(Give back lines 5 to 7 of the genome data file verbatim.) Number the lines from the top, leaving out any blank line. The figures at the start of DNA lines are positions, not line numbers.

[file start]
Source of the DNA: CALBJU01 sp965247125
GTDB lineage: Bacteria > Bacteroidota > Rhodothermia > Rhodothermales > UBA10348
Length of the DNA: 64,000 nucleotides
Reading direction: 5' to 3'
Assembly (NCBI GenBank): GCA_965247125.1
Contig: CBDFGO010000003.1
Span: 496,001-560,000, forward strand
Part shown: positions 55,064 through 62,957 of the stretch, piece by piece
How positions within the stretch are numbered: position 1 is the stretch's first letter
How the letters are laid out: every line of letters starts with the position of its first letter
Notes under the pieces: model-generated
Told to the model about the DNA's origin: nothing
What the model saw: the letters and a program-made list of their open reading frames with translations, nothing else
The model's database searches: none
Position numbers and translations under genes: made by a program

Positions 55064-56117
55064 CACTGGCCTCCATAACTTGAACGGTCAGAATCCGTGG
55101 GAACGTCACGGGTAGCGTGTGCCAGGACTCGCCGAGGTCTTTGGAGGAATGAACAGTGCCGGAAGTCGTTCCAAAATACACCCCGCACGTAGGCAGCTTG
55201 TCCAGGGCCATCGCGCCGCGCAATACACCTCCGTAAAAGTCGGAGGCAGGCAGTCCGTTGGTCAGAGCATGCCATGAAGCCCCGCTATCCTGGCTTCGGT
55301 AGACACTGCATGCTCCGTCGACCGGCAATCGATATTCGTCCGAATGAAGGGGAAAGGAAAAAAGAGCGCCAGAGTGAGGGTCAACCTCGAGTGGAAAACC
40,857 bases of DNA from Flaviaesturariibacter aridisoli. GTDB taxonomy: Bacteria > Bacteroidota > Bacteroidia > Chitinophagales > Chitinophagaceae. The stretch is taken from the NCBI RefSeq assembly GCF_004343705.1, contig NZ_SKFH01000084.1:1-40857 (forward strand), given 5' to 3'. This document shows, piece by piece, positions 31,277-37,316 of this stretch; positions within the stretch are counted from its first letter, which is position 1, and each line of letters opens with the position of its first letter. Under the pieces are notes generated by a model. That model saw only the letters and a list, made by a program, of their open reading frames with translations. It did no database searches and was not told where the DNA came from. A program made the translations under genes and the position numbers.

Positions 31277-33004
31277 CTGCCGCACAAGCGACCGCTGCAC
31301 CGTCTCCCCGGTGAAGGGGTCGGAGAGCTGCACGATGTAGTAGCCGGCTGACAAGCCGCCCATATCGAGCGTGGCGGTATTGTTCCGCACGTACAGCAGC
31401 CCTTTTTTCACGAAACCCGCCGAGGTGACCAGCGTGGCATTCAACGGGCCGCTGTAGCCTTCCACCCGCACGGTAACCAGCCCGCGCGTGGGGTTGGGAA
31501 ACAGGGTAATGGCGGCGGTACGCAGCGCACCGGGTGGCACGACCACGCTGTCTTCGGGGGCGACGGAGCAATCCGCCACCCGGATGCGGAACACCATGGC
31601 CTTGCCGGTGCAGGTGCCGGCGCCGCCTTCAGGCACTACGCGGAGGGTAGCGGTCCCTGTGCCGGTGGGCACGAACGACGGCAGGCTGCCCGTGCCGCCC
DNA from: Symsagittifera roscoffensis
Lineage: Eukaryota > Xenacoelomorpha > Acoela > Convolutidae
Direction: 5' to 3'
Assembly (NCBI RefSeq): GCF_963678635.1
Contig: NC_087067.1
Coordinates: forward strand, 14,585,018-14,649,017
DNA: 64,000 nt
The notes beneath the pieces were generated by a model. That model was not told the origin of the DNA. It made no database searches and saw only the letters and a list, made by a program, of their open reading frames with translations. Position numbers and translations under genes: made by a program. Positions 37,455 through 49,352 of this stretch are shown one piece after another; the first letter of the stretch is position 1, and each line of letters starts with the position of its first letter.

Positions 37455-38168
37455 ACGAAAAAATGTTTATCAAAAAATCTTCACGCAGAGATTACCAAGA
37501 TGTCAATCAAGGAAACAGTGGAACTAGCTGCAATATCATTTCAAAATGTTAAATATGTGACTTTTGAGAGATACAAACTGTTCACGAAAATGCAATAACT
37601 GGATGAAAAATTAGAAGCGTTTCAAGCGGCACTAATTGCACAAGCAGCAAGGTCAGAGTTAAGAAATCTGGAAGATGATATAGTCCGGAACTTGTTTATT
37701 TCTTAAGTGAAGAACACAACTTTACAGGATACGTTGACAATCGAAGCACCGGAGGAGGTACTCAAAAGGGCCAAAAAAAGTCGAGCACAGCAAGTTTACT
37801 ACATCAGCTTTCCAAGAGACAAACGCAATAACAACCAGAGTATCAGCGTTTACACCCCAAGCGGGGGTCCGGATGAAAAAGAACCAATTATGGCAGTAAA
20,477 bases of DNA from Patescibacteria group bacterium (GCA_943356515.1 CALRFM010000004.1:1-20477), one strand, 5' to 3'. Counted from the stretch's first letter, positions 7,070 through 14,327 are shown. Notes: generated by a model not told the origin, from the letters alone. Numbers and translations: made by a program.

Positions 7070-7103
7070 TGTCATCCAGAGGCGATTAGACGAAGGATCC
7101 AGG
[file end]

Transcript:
Assembly (NCBI GenBank): GCA_965247125.1
Contig: CBDFGO010000003.1
Span: 496,001-560,000, forward strand